An Economist and Political Risk Analyst, Dr. Theo Acheampong has noted that Ghana’s recent electricity and water tariffs are not cost reflective in order to help solve debt crisis at the energy sector.
Dr. Acheampong explained that since the year 2018 which was when the last major tariff review was conducted, it took over 2 years for the review tariffs to reflect on the energy sector.
He explained that the aforementioned challenge co-existed with other factors such as Cedi depreciation and cost of fuel that needed to be imported.
The expert noted that if the country is unable to recover enough of whatever it is producing and selling, it stands to continue facing its present challenges.
“Currently, the tariffs that we are paying is not cost reflective. Since 2018 when we did the last major tariff review, it took almost two and a half years, there was no review and if you recall even during the Covid time tariffs did not even go up at all.
“But at the same time you have your cedi doing whatever its been doing in terms of the depreciation. You’ve got issues with the cost of fuel that you need to import. So if what you’re producing and selling, you’re not able to recover enough of that then you’re going to end up in a problem where you may have to then cover that shortfall,” he said on Newsfile on Saturday.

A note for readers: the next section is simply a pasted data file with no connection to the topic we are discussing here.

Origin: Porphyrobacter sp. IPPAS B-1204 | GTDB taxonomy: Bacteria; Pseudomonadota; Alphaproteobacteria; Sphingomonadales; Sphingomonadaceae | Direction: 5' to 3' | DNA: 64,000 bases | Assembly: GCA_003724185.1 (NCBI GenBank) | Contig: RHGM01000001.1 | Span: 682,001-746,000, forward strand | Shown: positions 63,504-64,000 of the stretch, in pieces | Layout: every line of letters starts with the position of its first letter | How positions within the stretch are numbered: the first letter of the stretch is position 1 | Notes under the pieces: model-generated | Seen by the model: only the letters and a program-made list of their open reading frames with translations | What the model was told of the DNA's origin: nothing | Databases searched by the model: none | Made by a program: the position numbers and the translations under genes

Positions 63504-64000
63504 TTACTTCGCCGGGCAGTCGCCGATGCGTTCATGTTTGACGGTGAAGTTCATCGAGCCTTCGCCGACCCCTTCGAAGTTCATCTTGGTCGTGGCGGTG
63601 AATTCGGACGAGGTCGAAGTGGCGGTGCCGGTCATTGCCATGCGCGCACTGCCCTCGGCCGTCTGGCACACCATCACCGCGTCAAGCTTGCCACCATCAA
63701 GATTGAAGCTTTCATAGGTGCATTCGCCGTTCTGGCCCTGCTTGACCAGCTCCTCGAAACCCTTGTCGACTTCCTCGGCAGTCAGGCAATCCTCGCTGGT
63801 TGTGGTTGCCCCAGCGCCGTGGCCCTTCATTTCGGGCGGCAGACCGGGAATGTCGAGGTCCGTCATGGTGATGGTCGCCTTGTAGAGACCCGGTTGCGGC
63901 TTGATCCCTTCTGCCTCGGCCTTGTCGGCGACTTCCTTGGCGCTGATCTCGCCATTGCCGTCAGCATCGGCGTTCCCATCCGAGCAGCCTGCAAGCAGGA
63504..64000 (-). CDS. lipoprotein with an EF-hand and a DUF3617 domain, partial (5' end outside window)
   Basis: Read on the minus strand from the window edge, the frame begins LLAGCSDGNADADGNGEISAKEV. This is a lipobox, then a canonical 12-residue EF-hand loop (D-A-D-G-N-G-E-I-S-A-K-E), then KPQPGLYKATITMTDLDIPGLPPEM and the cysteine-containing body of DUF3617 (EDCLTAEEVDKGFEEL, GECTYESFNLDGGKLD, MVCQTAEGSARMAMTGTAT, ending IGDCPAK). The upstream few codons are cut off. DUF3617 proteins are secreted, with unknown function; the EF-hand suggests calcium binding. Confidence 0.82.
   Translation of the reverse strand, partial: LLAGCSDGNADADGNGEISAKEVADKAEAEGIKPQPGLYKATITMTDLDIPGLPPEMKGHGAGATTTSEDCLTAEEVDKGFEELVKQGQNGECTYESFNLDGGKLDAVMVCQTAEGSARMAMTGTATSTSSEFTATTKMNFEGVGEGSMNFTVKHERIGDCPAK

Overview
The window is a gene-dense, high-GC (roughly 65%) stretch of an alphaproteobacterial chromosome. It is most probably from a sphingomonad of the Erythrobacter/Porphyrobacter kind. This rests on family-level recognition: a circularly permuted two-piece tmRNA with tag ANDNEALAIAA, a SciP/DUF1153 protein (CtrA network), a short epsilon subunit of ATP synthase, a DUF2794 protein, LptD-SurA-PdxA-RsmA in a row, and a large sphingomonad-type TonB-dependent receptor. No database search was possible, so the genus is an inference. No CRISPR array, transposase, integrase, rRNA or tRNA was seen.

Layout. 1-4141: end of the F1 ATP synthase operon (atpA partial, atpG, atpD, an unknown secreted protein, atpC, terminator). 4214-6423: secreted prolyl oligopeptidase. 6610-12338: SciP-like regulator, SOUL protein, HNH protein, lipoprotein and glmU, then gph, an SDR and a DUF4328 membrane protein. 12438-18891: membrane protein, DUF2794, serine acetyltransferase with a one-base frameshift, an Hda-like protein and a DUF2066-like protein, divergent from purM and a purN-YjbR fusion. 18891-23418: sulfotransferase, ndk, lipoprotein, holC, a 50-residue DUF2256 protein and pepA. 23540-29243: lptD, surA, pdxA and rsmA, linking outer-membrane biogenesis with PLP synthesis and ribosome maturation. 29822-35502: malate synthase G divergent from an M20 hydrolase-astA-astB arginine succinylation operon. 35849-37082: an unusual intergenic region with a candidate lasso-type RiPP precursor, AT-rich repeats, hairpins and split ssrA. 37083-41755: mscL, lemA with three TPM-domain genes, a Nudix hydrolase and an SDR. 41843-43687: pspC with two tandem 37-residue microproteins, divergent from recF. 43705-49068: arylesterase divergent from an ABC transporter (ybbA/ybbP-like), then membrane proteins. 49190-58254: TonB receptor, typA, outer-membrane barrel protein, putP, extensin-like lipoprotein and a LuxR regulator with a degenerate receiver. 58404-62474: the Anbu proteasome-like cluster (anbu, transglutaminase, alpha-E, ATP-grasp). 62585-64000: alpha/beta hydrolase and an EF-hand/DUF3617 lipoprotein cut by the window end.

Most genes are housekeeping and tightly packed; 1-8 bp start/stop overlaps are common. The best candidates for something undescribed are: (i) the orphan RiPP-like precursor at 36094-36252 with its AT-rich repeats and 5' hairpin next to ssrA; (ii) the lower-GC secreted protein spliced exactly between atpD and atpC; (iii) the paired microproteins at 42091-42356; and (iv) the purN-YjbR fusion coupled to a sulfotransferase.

According to the economist, both the National Democratic Congress (NDC) and the New Patriotic Party (NPP) have been twisting the conversation on the energy crisis to suit their own agenda.
Speaking on another factor responsible for the debt crisis, the expert emphasised distribution losses within the sector.Dr. Acheampong said that about 26% which accounts for a quarter of power generated by the Electricity Company of Ghana (ECG) cannot be accounted for.
He lamented the need to device mechanisms to recover such losses.
He reiterated that the reason individual power producers (IPPs) are threatening to halt electricity flow is due to the fact that revised tariffs have not been cost reflective and that there is are major distribution losses.
To remedy the devastating situation, the expert is advising the government to go according to the fifteen specific measures recommended by the International Monetary Fund (IMF) for Ghana’s energy sector recovery.
The economist is optimistic that government will be compelled to implement such directives since they have been prescribed by the IMF as part of the conditionalities underpinning the country’s bailout programme.
Thank you for reading from Dehotpress, a Ghanaian news website.
You are welcome to share this story on Facebook, Twitter, Instagram, etc., and you can also follow us there.